| Wikimedia Commons
An elderly retired doctor and his wife are suing an airline, some of its employees, a sheriff and his deputies, saying he was illegally arrested and subjected to excessive force after being removed from an airplane at New Orleans International Airport.
Dr. Johannes Markus Sieber and his wife Mina Margareta Sieber Schneiter, both 74 and citizens of Switzerland, were removed from a Delta Airlines flight at the airport in November 2016 following what they say was a minor incident over the placing of luggage in an overhead compartment.
According to the suit filed in the U.S District Court for the Eastern District of Louisiana, as Sieber was attempting to put his wife's luggage in the compartment he accidentally dislodged a plastic bag containing about 20-30 small packets that were approximately 4 inches by 1.5 inches. Instead of helping Sieber with the packets as they fell to the floor, a flight attendant went to the back of the plane and pushed a "red button" that alerted other attendants, the suit claims.
The suit further alleges breach of contract by Delta and damages for mental suffering, and unlawful arrest and use of excessive force by two deputies called on to the plane following the baggage incident. Sheriff Joseph P. Lopinto is named in the suit, accused of failing to supervise or properly train deputies Jesse Steer and Erroll Harris.
Sieber was charged with resisting arrest and striking an attendant with his luggage, which be denied. He said he was held in handcuffs in a cage, then removed to jail, where he remained for 16 hours. The Jefferson Parish District Attorney declined to prosecute him on those charges.
Delta and four attendants argued the couple's complaint failed to state a claim and denied all specific allegations made against the employees, including the plaintiff's characterization of how the dispute developed. The sheriff and deputies also denied all of the allegations.
Attorney Danny Martini (R-Metairie), who represents Lopinto and his deputies and serves in the State Senate, said the complaint mischaracterized what happened.
"We have deputies that work at the airport ... and (their) role is if they get a request to remove, they will remove," Martini told the Louisiana Record.
Martini said Sieber "shoved" one of the deputies as he attempted to hold onto his luggage case, adding Sieber was arrested for resisting arrest and failing to disembark from the plane when told to do so.
Martini also denied his clients used excessive force, including "shoving" the elderly passenger up against a wall. He believes the District Attorney may have charged Sieber if the reason for the arrest had been battery of a police officer rather than resisting arrest.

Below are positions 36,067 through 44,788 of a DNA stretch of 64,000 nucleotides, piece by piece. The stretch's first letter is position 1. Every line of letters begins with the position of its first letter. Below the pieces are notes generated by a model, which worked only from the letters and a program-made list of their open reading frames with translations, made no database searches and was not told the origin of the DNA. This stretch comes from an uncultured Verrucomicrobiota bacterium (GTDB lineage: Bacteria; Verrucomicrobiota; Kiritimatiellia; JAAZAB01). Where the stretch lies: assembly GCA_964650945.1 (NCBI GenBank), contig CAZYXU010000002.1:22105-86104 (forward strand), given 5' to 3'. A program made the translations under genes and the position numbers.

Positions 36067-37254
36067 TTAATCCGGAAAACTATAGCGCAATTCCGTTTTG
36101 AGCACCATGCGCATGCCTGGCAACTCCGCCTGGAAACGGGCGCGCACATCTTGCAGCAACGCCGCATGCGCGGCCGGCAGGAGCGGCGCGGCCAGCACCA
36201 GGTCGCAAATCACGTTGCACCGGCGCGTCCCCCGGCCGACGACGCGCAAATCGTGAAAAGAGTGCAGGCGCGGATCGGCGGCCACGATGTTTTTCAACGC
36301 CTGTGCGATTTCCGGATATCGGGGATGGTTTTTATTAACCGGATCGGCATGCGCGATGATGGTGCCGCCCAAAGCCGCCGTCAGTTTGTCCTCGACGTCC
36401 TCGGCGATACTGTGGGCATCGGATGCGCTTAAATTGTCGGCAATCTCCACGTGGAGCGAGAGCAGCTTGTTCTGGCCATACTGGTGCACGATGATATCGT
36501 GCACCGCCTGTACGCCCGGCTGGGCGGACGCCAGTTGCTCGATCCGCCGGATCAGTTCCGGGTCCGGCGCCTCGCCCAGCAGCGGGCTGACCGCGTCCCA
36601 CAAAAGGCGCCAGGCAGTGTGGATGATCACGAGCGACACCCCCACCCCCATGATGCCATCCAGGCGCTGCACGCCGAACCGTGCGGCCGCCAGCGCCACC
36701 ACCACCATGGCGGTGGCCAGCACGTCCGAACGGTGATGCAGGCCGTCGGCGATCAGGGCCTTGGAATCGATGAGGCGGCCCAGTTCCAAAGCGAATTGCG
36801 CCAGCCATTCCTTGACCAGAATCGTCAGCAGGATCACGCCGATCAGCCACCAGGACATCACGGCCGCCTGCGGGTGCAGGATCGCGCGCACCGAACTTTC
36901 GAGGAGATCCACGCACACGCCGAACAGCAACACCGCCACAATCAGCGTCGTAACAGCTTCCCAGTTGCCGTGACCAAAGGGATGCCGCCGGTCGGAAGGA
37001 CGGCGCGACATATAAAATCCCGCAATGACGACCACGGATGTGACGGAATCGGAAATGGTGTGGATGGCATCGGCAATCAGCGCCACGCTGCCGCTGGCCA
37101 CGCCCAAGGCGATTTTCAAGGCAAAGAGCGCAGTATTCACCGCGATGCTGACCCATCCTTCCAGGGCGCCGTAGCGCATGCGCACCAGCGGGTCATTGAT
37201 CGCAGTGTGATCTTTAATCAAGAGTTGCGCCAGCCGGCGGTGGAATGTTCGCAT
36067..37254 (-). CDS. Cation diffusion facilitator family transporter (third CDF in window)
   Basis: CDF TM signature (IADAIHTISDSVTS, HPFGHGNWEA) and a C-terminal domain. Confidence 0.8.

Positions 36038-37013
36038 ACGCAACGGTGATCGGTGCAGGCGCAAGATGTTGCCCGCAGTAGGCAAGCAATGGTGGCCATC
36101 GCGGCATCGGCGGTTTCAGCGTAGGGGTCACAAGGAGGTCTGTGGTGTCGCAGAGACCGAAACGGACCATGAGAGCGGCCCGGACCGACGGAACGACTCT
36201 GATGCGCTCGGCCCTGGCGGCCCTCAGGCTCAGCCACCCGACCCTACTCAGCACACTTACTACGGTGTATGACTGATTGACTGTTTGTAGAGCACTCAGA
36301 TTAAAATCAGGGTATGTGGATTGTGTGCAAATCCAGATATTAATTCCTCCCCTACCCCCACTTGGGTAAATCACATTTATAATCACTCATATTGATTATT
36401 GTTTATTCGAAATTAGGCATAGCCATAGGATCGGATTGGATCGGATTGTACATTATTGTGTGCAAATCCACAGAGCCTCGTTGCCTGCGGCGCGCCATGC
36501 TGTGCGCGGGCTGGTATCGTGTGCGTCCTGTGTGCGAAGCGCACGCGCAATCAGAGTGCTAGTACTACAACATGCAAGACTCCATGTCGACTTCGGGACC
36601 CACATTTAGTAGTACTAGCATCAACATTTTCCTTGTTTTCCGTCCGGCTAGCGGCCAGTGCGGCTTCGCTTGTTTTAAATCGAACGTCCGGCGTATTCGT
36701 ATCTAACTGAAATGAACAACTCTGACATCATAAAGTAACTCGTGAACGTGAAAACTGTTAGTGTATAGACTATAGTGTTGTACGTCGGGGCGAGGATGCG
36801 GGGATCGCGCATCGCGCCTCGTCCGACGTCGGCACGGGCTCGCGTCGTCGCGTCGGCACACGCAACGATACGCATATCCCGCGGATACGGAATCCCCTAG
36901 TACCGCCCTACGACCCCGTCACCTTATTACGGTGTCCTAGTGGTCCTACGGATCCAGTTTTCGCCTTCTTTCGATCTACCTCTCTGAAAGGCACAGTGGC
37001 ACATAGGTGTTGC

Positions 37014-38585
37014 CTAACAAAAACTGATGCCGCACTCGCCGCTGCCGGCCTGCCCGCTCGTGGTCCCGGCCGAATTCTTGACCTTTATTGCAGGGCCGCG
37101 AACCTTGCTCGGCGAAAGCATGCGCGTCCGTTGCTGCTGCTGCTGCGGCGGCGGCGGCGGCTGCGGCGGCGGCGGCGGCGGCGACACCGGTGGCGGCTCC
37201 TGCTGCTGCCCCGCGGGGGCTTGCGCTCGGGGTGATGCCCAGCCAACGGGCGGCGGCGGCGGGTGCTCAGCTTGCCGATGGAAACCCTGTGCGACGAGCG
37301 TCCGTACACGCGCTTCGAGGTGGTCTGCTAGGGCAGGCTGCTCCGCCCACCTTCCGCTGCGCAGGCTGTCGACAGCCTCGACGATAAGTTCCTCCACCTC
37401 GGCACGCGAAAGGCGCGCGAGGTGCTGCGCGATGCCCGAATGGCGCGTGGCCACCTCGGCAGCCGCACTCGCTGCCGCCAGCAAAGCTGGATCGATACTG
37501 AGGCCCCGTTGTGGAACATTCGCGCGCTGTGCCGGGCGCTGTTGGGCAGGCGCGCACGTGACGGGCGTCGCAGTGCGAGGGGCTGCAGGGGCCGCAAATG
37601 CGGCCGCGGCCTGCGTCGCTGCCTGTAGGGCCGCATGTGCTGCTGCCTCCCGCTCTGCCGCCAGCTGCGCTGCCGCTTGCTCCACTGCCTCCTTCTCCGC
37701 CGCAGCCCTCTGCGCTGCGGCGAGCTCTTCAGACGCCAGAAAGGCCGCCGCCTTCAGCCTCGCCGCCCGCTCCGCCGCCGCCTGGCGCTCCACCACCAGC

"He was upset being put off a plane; there were no physical injuries," Martini said. "The case has been totally blown out of proportion."
Bonnie Jackson, an attorney for the plaintiffs, said one overarching argument is that law enforcement was acting as agents of an airline and based their actions on the word of one of the attendants. There was no indication the pilot called for assistance, Jackson said.
One of the counterclaims is that the attendant was struck by the luggage, but the plaintiffs' attorney said there is no indication that happened.
Among the expert opinions the plaintiffs intend to introduce includes two witnesses with two decades of experience on how to deal with passengers. Both came to the same conclusion, according to Jackson: that training and experience to de-escalate a situation were lacking.
"Instead, they got him off the plane, (but) he was never told why ... he was jailed overnight. (They) did not allow him to call the Swiss Embassy, had him in a cage, in handcuffs," Jackson said. "This is a retired doctor ... (who) spent his life as a medical doctor and just wanted an apology.
Sieber is "never going to step foot in Louisiana and does not want to come back to the U.S.," Jackson said.
The couple were traveling as tourists throughout the U.S. As they waited for take off, they were approached by the attendants, who asked them the location of their luggage, the complaint said. Without further explanation, they were told to leave the plane, the complaint said.
At that point, the two deputies appeared and told them to get off the plane, the complaint said, and Sieber attempted to ask the captain for an explanation.
When off the plane, Steer pressed Sieber’s head against a wall as his colleague handcuffed him, the complaint said.
He was taken to what he describes as a cage in the airport, the complaint said. At one point, after identifying himself as a doctor, Sieber claims Deputy Harris said, “Why didn’t you say right away that you are a doctor? You’re going to be in a bad situation in the jail. Then it would have been a completely different situation,” the complaint said.
He spent approximately 16 hours in confinement before being released. When he attempted to board a flight to New York, he was told he was "banned from ever using Delta again" and was not given a refund, the complaint said.